So, what else can a group this large have in common, you ask? How about determination, perseverance, dedication? Being a student comes with a lot of responsibility, regardless of the number of naps you averaged per week. And in addition to our everyday tasks, we’ve been met with challenges we didn’t know we were equipped to handle, ultimately acquiring skills that while useful, aren’t the sort of things you’d put on a résumé. These run the gamut from completing a weeklong assignment in one night, to surviving on a diet primarily composed of candy, Red Bull, and any food you can get for under 5 bucks. How about skills such as consistently being the fastest test-taker; or figuring out how to work together on that awful group project; finally figuring out the best route to all your classes, or finding the perfect time to score a study space in McDermott? As we move forward, it’s important to realize that in addition to the skills we can share with a future employer, we have learned and grown outside the walls of the classroom. And although these skills may not build our résumés, they are building our character, creating a foundation for our futures.

The last trait we graduates have in common has to do with our relationships and interactions with others. Each of us has a group of individuals that comprises our support system, from professors to classmates, family members to the barista at your favorite coffee house. Each of these individuals has contributed to your success, helping in some small way to get you closer to your dreams, and today is for them as much as it is for us. By providing a shoulder to cry on, a joke to laugh at, or simply being available to you, no matter what time of day, these individuals have helped build the platform for your success. So I ask this of you: At some point in all of the excitement and festivities, take a few minutes to express your appreciation to those individuals. Let them know that what they did made a difference, that it helped get you here today, and that with their love, support, kindness and understanding, you have accomplished something amazing.

Graduation may be the end of one chapter of our lives, but it’s also the beginning of another. As we turn the page, we say goodbye to exams and homework, dorms and communal restrooms, student loans and stipends. We take our first steps into the real world equipped with the survival skills and education that the University has provided us. For some of us, today marks our journey into the job field, for others still, their journeys continue in education. Regardless of where your path leads you, I would like you to leave with this in mind.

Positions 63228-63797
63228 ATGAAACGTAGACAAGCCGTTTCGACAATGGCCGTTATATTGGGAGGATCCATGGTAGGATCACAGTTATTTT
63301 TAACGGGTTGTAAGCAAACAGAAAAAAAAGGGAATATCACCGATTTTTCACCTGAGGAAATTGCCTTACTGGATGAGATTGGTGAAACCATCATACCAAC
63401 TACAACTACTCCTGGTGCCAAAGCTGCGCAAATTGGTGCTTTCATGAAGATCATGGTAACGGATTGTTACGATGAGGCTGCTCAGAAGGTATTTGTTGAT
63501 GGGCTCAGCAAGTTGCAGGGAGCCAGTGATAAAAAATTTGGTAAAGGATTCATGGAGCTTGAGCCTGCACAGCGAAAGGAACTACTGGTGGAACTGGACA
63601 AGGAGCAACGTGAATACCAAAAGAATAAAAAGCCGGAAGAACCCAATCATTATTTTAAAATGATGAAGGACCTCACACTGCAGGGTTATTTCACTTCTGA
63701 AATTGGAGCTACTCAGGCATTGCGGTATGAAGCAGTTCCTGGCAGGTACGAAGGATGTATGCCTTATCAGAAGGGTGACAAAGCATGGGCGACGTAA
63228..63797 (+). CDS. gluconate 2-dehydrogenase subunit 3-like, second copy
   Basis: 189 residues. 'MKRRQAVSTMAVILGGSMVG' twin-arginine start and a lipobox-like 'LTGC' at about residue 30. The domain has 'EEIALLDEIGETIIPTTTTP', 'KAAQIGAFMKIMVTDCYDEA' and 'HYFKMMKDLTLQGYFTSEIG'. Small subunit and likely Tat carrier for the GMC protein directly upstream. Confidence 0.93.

The great Mark Twain once proclaimed that “the two most important days in your life are the day you are born, and the day you find out why.” You have all accomplished great things, and every opportunity lies ahead of you, so go forward in life and find your purpose. Aspire to create, learn and grow. But always remember the path that got you where you are and the places and people that have contributed to your life and successes. Congratulations to the graduating class of 2014. You’ve done it. Thank you.


Trissan D. Jones graduated with a doctoral degree in audiology. She also served as a research assistant to Dr. Emily Tobey in the Childhood Development After Cochlear Implantation study and worked as an audiology extern at the UT Dallas Callier Center for Communication Disorders, working closely with the Dallas Cochlear Implant Program. After graduation, she plans to work as an educational audiologist for the Phoenix Day School for the Deaf in Arizona.